Salami and Chili Pepper Pizzas

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This past fall I rediscovered salami as a pizza topping and I’ve been hooked ever since. It crisps up delightfully around the edges and has a more complex and meaty flavor than pepperoni does. On these individual-sized pizzas, the salami is joined by spicy red chili peppers — you can leave them off if spicy food isn’t you thing, but I find that they add a delicious flavor and negate the need for crushed red peppers added afterward (I usually pile them on). What goes better with salami and cheese than beer? Hannaford sells lumps of beer-bread dough that are perfect to use as the crust for these pizzas (find them in the refrigerated section, near the hummus and fresh mozzarella). Of course, you can use any pizza dough that you like, or make your own beer bread dough from scratch.
Because I used a lot of purchased ingredients on these pizzas this post is really more an idea that a recipe, but I hope that it’s one that you’ll enjoy. I figured it would also be a great opportunity to share a few pizza-making tips that I’ve picked up over the years.
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Click to continue reading Salami and Chili Pepper Pizzas –>

Bruléed Orange Butter Cookies

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I knew that I needed to bring a knockout recipe to the food blogger cookie exchange that I attended last week, so I turned to these citrusy butter cookies. With a delicate crumb, a texture similar to soft shortbread, and a creme brulée-like smattering of burnt sugar that lightly shatters when you bite into it, Bruléed Orange Butter Cookies are a welcome contrast to the denser oatmeal and peanut butter cookies that are so prevalent this time of year. Although these cookies are a festive treat for the holidays, they make a delightful accompaniment to a cappuccino any time of the year.

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While the burnt sugar topping is what takes these cookies to the next level, I understand that a kitchen torch isn’t exactly something that everyone has on hand. My first recommendation is to use this recipe as an excuse to get one – they can be found for under $20 and are also great for toasting the cheese on French onion soup. Alternately, you can brown the sugar under the broiler for 45 seconds; however, taking this approach will also melt the glaze and the cookies won’t look quite as pretty. Of course, they are incredible without the crunchy topping – just be sure to let the glaze fully harden (about 2 hours) before stacking them.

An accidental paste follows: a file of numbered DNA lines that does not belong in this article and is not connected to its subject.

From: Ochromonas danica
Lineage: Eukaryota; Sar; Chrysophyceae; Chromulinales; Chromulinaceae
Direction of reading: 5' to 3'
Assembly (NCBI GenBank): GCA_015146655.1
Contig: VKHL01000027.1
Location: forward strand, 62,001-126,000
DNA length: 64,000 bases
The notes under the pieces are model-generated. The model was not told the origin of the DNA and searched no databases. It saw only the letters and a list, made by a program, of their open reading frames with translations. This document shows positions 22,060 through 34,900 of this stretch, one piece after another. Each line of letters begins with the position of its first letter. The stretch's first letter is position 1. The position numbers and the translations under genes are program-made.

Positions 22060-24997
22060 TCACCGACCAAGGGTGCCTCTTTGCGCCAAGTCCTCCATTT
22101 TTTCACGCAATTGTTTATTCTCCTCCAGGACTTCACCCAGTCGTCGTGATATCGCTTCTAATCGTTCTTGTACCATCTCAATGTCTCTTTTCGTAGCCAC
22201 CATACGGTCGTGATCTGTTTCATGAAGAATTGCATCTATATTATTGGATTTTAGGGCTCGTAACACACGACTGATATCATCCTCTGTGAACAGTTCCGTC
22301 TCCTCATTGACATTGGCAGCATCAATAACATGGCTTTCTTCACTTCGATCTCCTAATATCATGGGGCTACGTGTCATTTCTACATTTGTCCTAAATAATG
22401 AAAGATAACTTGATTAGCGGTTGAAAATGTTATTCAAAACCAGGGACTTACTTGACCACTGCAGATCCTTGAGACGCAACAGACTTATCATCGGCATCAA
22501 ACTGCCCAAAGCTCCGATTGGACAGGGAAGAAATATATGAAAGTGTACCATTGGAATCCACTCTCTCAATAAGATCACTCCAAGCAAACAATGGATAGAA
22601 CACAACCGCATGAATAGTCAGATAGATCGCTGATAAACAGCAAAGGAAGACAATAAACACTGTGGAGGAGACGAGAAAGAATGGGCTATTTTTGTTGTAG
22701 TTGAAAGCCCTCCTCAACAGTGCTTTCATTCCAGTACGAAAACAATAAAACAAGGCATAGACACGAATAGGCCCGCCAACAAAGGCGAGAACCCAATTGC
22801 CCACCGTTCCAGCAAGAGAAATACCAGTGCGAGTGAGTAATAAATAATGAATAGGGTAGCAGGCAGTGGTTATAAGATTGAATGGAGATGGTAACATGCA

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Click to get the recipe for Bruleed Orange Butter Cookies –>

Ropa Vieja with Olives and Capers

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Ropa Veija is a traditional Cuban dish featuring beef that is slowly stewed in a sauce of tomatoes, garlic, and bell peppers until it falls apart into shreds. With the texture of pulled pork and the comforting flavor of pot-roast, Ropa Veija is a real crowd pleaser!

Although it does take a while to make (about 3-1/2 hours), the recipe couldn’t be simpler and it doesn’t require a lot of hands-on time. It’s also the kind of dish that tastes even better the next day, after the flavors have had more time to meld. I like to make a big batch on a lazy Saturday afternoon, then make Ropa and Swiss Sandwiches – a dish I fell in love with at New World Bistro Bar – to eat while we watch football (go Bills!) on Sunday.

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Click to get the recipe for Ropa Vieja with Olives and Capers –>

Tortelloni Fagioli with Fire Roasted Tomatoes

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This spin on classic pasta fagioli was nothing more than an excuse eat tortellini.

Seriously. I’ve been craving it ever since I made Tortelloni Di Ricotta Di Noci Tostate but, since I find tortellini so easy to overeat, I try not to make it too often. Then I had a brilliant idea: stretch out a serving of tortellini by adding it to a soup full of nutritious ingredients. As it turns out, the soup that I created ended up being crave worthy in its own right — and is so much healthier than just eating a giant bowl of carbs and cheese for dinner (which is what I would have done otherwise).